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Small. 2015 Nov 11;11(42):5600-10. doi: 10.1002/smll.201501236. Epub 2015 Sep 9.

Interfacing Inorganic Nanowire Arrays and Living Cells for Cellular Function Analysis.

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Department of Biomedical Engineering, Yale University, New Haven, CT, 06520, USA.
Yale Cancer Center, New Haven, CT, 06520, USA.


Inorganic nanowires are among the most attractive functional materials, which have emerged in the past two decades. They have demonstrated applications in information technology and energy conversion, but their utility in biological or biomedical research remains relatively under-explored. Although nanowire-based sensors have been frequently reported for biomolecular detection, interfacing nanowire arrays and living mammalian cells for the direct analysis of cellular functions is a very recent endeavor. Cell-penetrating nanowires enabled effective delivery of biomolecules, electrical and optical stimulation and recording of intracellular signals over a long period of time. Non-penetrating, high-density nanowire arrays display rich interactions between the nanostructured substrate and the micro/nanoscale features of cell surfaces. Such interactions enable efficient capture of rare cells including circulating tumor cells and trafficking leukocytes from complex biospecimens. It also serves as a platform for probing cell traction force and neuronal guidance. The most recent advances in the field that exploits nanowire arrays (both penetrating and non-penetrating) to perform rapid analysis of cellular functions potentially for disease diagnosis and monitoring are reviewed.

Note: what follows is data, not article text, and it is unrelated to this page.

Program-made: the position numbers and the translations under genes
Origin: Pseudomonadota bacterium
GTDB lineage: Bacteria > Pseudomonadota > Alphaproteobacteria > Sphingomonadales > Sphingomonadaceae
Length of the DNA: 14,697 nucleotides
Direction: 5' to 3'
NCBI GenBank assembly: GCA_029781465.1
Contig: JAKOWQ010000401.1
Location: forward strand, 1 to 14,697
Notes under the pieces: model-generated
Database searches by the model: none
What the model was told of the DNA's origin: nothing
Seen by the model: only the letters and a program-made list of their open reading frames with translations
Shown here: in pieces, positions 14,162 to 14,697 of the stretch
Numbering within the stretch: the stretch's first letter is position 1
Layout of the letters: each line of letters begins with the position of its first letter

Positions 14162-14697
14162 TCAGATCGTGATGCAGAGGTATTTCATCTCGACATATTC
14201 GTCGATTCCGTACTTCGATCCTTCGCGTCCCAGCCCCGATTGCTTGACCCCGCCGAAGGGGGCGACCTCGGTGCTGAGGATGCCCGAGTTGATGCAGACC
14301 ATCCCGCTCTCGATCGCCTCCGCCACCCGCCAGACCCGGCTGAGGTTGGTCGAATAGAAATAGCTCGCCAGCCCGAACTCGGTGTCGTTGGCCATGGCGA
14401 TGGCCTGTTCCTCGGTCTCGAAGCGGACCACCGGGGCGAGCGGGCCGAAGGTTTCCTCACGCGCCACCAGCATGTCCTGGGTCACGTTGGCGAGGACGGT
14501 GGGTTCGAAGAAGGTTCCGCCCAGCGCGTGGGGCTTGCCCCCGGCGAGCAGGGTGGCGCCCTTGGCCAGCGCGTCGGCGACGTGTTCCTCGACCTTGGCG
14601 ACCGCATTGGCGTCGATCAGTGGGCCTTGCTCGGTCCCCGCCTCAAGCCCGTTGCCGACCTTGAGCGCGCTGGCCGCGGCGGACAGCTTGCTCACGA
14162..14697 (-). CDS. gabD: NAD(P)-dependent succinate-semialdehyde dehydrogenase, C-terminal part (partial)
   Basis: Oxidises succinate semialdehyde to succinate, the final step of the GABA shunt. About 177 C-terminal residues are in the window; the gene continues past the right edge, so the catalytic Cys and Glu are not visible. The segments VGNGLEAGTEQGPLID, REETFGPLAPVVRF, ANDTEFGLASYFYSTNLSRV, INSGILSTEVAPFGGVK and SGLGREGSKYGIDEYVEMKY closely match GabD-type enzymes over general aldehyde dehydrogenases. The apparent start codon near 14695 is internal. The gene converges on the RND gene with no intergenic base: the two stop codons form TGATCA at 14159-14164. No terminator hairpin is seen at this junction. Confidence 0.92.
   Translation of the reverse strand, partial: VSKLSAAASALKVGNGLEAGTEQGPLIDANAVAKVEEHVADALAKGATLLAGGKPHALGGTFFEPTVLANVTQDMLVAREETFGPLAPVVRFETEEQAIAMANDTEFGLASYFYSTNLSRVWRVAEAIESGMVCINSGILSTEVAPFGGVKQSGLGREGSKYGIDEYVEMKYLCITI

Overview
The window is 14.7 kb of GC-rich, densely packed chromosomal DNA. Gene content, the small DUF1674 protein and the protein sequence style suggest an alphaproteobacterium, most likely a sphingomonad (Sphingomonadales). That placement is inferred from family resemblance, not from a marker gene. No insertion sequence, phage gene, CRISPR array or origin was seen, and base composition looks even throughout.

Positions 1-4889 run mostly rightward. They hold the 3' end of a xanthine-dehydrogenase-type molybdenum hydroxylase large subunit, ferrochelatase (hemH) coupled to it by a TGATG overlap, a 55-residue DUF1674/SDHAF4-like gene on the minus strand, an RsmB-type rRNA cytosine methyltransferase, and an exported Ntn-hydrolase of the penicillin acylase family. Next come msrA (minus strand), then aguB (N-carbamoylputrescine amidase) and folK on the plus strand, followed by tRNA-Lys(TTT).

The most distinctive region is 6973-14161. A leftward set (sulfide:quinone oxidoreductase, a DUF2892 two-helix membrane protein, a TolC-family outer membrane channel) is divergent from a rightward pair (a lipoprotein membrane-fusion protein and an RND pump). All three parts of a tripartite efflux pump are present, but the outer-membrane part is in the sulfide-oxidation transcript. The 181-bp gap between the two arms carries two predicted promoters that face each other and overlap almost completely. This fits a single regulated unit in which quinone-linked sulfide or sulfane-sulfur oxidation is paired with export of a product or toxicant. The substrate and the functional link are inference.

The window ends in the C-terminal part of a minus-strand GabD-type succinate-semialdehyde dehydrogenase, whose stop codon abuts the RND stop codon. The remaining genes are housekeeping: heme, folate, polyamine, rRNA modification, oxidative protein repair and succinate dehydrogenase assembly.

cell-substrate interactions, cellular function analysis; intracellular delivery; nanowire arrays; rare cell analysis

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